To understand what Washington will lose when Norm Dicks leaves Congress five days from now, you have to meet the man.
He comes across as a latter-day Teddy Roosevelt: beefy and bombastic; exuberant, gregarious and dominating; funny, friendly and full of stories. Though he talks nonstop, he’s no bore: The ideas just come too fast.
After about 10 minutes, you realize Dicks is not merely a consummate politician, but also a man of rare intelligence and insatiable curiosity. Once he’s on one of his favorite subjects – stealth aircraft, for example, or Puget Sound cleanup – you start to wonder if anyone else knows as much as this guy.
At 72, he still looks and talks like an irrepressible ex-Husky linebacker, which he is. On the issues he follows, he’s also a formidable intellectual with a dazzling grasp of technical detail and broad context.
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Many of the tributes now being paid to Dicks amount to inventories of the projects and funding he brought home to Washington and the 6th Congressional District during his 36 years in office.
None of those lists is complete, though, because he’s done so much. Here is a sampling:
He turned Joint Base Lewis-McChord into the most important military installation on the West Coast. It has only grown as bases elsewhere have been closed. One reason is the $320 million Madigan Army Medical Center built on Dicks’ watch; the Pentagon doesn’t walk away from investments like that.
In Tacoma, he won funding for the Interstate 705 spur, the rehabilitation of Union Station and the Murray Morgan Bridge, the Commencement Bay cleanup, the Puyallup Indian land claims settlement, and the Route 509 highway bypass that moved traffic east of the Port of Tacoma and cleared that way for its modern expansion.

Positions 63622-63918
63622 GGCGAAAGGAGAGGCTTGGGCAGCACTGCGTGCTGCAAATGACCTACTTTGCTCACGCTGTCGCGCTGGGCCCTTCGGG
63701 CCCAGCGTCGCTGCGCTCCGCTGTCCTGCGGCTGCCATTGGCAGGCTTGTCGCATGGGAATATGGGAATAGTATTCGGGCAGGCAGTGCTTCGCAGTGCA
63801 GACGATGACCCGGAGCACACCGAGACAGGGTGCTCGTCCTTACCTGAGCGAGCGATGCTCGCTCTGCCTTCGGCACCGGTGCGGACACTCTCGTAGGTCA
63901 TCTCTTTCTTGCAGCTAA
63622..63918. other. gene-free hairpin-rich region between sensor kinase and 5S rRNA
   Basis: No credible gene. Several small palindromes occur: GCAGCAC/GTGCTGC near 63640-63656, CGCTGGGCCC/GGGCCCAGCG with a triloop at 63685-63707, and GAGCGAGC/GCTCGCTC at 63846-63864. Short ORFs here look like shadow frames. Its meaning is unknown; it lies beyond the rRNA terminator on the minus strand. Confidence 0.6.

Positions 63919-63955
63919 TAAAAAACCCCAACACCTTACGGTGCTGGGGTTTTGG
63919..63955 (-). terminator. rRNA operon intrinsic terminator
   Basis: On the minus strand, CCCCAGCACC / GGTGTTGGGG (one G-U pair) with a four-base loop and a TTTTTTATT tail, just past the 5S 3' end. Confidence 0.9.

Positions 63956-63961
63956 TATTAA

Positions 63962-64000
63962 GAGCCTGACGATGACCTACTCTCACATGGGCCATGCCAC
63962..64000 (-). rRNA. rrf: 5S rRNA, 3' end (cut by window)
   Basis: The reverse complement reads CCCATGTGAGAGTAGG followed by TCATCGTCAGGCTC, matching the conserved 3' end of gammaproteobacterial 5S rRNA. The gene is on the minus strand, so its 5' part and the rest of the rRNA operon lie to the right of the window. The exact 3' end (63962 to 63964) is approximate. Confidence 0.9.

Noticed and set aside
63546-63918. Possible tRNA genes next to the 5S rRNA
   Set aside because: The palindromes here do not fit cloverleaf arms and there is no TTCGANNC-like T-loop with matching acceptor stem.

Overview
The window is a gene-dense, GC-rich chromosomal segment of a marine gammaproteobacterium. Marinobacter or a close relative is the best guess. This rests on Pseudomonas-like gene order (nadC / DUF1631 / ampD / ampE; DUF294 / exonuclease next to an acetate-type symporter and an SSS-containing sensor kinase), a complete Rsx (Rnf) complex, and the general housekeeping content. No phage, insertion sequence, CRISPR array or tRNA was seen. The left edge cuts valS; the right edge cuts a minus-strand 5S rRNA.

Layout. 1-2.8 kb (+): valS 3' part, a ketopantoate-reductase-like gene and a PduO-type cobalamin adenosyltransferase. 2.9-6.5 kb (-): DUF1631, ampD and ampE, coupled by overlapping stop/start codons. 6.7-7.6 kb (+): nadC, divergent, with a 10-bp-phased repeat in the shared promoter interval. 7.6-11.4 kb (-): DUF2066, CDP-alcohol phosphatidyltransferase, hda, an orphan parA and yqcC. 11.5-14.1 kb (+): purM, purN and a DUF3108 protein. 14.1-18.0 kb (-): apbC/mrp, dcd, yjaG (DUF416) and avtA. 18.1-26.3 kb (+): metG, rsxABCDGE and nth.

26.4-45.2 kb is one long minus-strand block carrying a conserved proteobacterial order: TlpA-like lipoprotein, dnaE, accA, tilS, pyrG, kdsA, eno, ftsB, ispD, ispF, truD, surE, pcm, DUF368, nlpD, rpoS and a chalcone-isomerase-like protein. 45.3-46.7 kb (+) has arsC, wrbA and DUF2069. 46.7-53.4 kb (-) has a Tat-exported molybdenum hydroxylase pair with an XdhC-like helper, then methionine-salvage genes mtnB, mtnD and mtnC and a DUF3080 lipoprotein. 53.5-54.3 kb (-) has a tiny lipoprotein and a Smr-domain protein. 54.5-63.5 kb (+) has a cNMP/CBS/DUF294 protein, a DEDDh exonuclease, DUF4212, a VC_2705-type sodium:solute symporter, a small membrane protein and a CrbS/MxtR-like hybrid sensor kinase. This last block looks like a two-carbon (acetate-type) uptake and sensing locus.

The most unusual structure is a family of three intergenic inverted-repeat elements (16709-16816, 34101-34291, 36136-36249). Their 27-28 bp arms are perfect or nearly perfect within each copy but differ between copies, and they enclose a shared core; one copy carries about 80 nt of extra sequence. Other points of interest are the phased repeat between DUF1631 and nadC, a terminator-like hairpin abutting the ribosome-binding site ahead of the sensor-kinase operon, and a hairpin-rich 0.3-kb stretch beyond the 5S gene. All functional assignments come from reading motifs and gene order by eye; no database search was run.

Dicks was indispensable in the rebirth of downtown Tacoma in the 1980s and 1990s.
The environment has been one of his passions. He has won funding for Washington’s national parks, the cleanup of Puget Sound and the removal of two dams on the Elwha River.
No one deserves honorable retirement more than Dicks. But this passage is another step away from the more civil, bipartisan and positive Congress this country once knew.
Dicks was a devoted Democrat, but he had plenty of Republican friends. His legislation fared well when Democrats controlled the House; it also fared well under Republican leadership. As former state GOP Chairman Chris Vance said, “He was a lawmaker’s lawmaker. Everyone respected him.”
Washington has sent nationally distinguished lawmakers to Congress, among them Spokane’s Tom Foley, once speaker of the House, and Sens. Henry “Scoop” Jackson and Warren Magnuson – both mentors of Dicks.
Dicks now joins that roster of legends.